"The Arab-Israeli Cookbook," a stage show that has been part of London theatre this year, stitches together narratives between 42 characters performed by eight actors.  While thankfully humanizing both peoples, food and cooking are integral parts of the action and dialogue between the Jews and Palestinians.

     Peacemakers Forsan Hussain and Jewish Michael Bavly -- an Arab and a Jew, one Palestinian, both Israeli citizens -- created perhaps the first Web site that illustrated how food and recipes link our peoples and create an environment for coming together. It's at:
     "Cooking is very important for us, and we do most of our peace work in the kitchen.  We recommend you do the same," they say together.  And they have sustained their relationship begun in college, where they co-hosted their own radio program, "Just Like You," until now when they recently helped create and facilitate the successful "Peace Camp Canada" for Palestinian and Israeli youth, seen at:
     Today, on Thanksgiving eve 2005, we again realize that totality and dedicated, authentic relationship-building is usually rewarded. 
     This morning, it is acknowledged in newspaper print, so others can read and consider being part of this great public peace process that works in real life.
                -- L&L

Published in The San Francisco Chronicle -- Friday, 26 November 2005
On the Web at http://www.sfgate.com/bayarea/article/Cookbook-brings-Israelis-Palestinians-to-the-2633616.php

Cookbook brings Israelis, Palestinians to the table
By Cynthia Liu

     Earlier this month, the Jewish-Palestinian Living Room Dialogue Group of San Mateo County published a 100-page "Palestinian and Jewish Recipes for Peace."
     "The book has recipes for the table and recipes for building relationships at home, in the Middle East and the world," said group member Len Traubman.
     The 71 featured dishes range from roast leg of lamb, chicken sumac and stuffed grape leaves to potato knishes, borscht and brisket braised in chili sauce.
     There is a recipe for maza, a lamb dish simmered with garlic, olive oil and chili peppers that is served for lunch on the second day of every Palestinian wedding, as well as a Hanukkah recipe for Brazilian doughnuts, submitted by a Brazilian who is married to an Israeli.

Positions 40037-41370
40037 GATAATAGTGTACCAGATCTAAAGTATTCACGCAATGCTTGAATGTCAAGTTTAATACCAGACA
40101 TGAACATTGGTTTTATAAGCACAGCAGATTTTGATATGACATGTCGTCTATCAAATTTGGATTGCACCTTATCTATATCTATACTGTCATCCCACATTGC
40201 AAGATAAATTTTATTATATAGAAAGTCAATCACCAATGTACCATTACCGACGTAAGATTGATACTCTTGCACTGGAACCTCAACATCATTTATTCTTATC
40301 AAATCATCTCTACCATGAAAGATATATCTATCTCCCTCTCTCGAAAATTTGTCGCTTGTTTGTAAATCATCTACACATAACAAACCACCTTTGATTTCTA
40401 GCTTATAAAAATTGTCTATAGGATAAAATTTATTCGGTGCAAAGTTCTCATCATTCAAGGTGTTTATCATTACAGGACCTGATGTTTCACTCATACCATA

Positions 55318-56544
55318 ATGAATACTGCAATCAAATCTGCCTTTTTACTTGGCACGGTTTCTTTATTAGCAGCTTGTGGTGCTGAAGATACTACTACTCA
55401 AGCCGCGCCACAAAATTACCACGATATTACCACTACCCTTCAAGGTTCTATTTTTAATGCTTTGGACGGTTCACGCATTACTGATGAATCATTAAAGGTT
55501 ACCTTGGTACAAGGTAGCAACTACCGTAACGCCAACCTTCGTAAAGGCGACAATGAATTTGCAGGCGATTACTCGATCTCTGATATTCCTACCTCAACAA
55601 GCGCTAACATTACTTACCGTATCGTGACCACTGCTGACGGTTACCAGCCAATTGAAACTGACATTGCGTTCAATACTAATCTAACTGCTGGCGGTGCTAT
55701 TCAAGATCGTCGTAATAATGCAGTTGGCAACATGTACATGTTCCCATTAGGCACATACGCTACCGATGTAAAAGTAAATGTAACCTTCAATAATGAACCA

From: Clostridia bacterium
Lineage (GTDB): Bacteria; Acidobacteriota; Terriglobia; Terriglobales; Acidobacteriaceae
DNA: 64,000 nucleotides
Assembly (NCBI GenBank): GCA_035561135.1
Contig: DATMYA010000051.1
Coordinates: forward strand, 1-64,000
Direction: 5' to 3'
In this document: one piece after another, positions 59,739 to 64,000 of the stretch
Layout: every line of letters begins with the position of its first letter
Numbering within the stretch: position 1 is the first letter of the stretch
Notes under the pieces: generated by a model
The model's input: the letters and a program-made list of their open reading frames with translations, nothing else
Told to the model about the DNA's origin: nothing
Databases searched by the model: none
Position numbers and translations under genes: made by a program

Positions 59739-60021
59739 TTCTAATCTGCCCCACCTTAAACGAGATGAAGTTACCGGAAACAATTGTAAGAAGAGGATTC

Then there is the squash recipe: "squash stereotypes, squash indifference, squash blame, squash violence."
     The book's introduction says, "One of many things that connect Palestinians and Jews is their love of delicious food." Since the group's inception in July 1992, "you can see that many of us have grown, in size as well as spiritually and emotionally."
     "A natural avenue to do relationship building has been to share food," said member Libby Traubman, Len's wife. Apparently the oldest dialogue of its kind in North America, the group of 15 Jews and 15 Palestinians held its 151st meeting this month.
     In the book, recipes are interspersed with stories behind some of the dishes, childhood food and holiday memories, and other anecdotes.
     "By listening to one another's stories, we are able to make a heart connection," Len Traubman said, "and once a heart connection is made, fear diminishes and reason starts to work better."
     The stories in the book include that of Fanny Botto, a Palestinian raised in Chile who shares her mother's recipe for meat-filled empanadas, and Sandra Kahn, a Mexican American Jew who submitted her grandmother's recipe for Veracruz-style gefilte fish with a tomato-caper-jalape?o sauce.
     Dialogue member Hilde Gattmann includes her grandmother's chocolate almond cake recipe. Gattmann was born in Germany and loved both Hanukkah and Christmas as a child. With the rise of Hitler, she escaped to America when she was 11.